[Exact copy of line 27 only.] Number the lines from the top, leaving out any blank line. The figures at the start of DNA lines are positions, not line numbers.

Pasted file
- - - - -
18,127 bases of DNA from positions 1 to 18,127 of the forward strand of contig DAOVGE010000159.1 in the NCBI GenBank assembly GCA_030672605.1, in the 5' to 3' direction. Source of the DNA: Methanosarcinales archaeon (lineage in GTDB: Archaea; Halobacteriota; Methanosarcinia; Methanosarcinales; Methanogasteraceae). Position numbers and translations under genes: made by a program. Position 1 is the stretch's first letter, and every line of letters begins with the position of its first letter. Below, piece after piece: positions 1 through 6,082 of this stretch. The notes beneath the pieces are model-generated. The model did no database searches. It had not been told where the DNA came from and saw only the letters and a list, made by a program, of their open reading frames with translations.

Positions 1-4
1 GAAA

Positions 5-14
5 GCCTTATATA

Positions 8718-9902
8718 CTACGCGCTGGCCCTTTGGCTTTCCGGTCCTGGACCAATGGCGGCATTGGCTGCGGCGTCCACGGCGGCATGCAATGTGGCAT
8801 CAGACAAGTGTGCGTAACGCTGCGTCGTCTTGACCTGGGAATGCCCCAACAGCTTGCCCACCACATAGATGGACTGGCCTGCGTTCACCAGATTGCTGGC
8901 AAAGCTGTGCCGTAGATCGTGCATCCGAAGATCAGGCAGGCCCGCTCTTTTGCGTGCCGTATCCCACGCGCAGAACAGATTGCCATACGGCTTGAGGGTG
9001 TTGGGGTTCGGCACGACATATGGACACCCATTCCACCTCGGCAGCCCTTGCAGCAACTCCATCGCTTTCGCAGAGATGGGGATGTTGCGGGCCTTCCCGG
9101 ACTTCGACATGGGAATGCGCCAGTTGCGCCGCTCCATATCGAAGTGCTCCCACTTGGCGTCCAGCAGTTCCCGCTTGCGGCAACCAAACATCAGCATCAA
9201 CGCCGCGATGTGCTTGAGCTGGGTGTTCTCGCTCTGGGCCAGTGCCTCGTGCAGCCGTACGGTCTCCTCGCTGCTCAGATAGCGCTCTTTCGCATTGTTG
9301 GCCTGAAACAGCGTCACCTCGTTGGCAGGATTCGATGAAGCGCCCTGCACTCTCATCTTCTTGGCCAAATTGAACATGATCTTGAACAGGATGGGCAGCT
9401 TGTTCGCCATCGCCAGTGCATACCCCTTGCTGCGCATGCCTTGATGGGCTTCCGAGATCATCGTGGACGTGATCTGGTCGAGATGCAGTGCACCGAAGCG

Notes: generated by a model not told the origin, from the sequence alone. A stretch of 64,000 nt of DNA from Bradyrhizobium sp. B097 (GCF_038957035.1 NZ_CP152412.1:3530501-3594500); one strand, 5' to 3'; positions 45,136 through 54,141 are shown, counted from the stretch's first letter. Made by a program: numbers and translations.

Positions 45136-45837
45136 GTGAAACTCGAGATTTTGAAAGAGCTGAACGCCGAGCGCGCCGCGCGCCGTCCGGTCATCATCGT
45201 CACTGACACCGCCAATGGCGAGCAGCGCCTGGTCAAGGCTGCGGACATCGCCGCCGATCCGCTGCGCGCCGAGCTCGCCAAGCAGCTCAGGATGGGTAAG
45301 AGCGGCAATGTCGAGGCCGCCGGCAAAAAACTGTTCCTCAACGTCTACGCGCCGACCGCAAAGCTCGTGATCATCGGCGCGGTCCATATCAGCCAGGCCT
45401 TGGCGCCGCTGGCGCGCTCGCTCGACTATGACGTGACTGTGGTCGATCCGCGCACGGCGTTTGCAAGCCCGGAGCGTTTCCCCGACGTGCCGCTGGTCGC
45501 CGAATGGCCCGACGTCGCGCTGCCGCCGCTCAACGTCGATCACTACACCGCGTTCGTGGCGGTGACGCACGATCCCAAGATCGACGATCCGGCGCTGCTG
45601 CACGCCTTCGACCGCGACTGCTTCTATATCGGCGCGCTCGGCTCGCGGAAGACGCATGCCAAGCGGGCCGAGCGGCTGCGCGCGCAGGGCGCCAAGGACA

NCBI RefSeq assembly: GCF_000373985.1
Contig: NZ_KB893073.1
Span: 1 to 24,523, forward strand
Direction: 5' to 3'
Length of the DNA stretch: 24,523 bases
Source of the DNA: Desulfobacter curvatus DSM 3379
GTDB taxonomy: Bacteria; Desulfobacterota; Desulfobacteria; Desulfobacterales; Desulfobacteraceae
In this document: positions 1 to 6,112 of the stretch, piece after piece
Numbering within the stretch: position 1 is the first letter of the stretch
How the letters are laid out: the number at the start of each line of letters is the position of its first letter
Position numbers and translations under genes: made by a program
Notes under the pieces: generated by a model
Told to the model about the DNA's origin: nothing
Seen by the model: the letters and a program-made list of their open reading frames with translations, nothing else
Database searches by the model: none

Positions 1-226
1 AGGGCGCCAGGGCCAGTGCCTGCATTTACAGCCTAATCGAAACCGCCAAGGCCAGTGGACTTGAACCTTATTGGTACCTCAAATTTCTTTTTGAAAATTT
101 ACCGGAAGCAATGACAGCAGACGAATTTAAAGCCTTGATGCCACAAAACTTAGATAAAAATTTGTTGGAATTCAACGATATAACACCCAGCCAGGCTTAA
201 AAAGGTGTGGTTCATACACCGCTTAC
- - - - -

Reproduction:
Length of the DNA stretch: 24,523 bases